The Feasibility of Recovering Medium to Heavy Oil Using Geopressured/Geothermal Fluids
NEGUS-DE WYS, JANE, EG&G Idaho, Inc., Idaho Falls, ID, O. E. KIMMELL, Fanion Prod. Co., G. F. HART, Louisiana State University, Baton Rouge, LA, M. M. PLUM, EG&G Idaho, Inc., Idaho Falls, ID
Thermal enhanced oil recovery using geopressured/geothermal fluids is a unique concept for recovering heavy and medium oils that are bypassed during conventional production processes. The successful implementation of this technology would provide an environmentally clean and less expensive method of thermal recovery, as opposed to the burning of crude oil or natural gas, used widely by industry at the present time.
The GPGT fluids are under high pressure in their parent reservoir and when linked to shallow reservoirs by suitable plumbing will provide a self-propelled method of heat transfer to a target reservoir existing at shallow depth. The GPGT fluids will heat the reservoir as in conventional TEOR. This will reduce the residual oil saturation and lower the viscosity of the oil so that it can be moved more easily and in greater amounts.
The method is similar to hot water flooding; thus the basic technology already exists. However, the major difference is the usually high total dissolved solids present in GPGT waters. The exact effect of the brine on the target reservoir is uncertain but may have a beneficial effect not only on viscosity and oil extraction but also on permeability and porosity. The operational and mechanical problems associated with piping the GPGT fluids into shallow reservoirs also are uncertain but probably can be readily overcome. The important point is that an enormous amount of additional domestic heavy and medium oil will be recovered, if the concept works. GPGT fluids combine the temperatures, propulsion, and technology that would be comparatively clean environmentally.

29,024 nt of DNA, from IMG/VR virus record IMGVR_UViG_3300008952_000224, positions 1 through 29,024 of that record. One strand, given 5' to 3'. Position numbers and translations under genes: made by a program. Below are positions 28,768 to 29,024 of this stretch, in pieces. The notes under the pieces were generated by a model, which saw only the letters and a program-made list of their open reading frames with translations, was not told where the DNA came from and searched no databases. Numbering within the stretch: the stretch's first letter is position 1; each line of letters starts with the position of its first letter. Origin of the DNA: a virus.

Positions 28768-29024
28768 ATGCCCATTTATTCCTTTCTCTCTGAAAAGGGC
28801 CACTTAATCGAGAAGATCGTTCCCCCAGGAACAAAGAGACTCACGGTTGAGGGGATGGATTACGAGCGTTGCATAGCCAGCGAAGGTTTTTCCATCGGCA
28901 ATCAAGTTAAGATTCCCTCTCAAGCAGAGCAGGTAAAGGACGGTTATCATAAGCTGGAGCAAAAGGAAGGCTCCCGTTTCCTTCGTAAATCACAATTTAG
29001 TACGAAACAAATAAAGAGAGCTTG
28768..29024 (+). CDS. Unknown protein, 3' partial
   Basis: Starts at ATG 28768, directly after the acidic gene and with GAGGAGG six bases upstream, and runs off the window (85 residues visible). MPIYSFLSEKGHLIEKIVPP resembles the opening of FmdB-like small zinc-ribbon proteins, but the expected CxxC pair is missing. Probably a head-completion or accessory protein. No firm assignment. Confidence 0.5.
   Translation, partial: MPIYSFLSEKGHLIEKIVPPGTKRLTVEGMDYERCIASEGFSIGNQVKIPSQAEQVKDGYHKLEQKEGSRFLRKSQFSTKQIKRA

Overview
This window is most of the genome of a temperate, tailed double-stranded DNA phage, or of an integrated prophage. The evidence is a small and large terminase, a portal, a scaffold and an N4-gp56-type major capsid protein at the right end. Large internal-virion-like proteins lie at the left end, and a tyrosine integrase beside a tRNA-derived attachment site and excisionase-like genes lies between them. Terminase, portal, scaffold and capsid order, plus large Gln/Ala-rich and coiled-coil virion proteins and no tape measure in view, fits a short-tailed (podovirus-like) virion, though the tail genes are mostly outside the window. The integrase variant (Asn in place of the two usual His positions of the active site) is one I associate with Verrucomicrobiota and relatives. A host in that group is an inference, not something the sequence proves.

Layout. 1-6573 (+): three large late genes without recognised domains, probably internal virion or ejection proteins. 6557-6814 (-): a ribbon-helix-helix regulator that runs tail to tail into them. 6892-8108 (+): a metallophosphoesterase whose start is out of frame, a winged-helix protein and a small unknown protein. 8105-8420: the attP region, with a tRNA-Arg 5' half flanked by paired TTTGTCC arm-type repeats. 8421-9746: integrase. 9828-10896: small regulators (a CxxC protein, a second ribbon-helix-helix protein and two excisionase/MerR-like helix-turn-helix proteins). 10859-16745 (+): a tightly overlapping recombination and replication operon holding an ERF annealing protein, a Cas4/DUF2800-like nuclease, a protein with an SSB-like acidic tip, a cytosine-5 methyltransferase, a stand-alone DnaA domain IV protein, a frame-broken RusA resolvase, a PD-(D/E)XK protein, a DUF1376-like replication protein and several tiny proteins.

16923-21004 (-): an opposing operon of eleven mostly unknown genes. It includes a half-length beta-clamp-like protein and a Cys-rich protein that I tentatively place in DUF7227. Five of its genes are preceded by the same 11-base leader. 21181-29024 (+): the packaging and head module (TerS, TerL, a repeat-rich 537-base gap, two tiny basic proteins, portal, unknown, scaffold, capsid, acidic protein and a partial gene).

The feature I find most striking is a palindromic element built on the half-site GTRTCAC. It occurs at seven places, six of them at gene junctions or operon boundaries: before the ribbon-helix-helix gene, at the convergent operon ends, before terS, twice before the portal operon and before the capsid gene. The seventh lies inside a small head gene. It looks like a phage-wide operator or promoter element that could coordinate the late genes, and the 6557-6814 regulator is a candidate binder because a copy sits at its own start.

The major states from which considerable quantities of additional production is possible are California [42 Bbbls], Alaska [25 Bbbls], Arkansas, Louisiana, and Texas [6 Bbbls each], Wyoming [5 Bbbls], and 2 Bbbls in other states. The leading basins for application of the technology in the United States include the Gulf Coast basin, the San Joaquin basin, and the Los Angeles basin. Totals for these basins are 8.134 Bbbls of medium oil and 4.239 Bbbls of heavy oil.
The Alworth field of the south Texas Minando trend is proposed as a pilot site. The temperatures of the upper Wilcox GPGT fluids in this region range from 350 to 500 degrees F, with salinities in the range of 3600 to 70,000 mg/L. The pressures are from 800 to 3500 psia flowing wellhead pressure. The target reservoirs for injection of the GPGT fluids are the Jackson and Yegua sandstones of the upper Eocene Epoch. These reservoirs contain an estimated 4 million bbls of heavy OIP [18 degrees API], of which at least 1 million bbls could be recovered by TEOR. An additional 1.5 Bbbls of oil is recoverable from the 87 fields within the Minando trend.
Run of the economic model on the Alworth field suggests that it will be economic.
AAPG Search and Discovery Article #91004 © 1991 AAPG Annual Convention Dallas, Texas, April 7-10, 1991 (2009)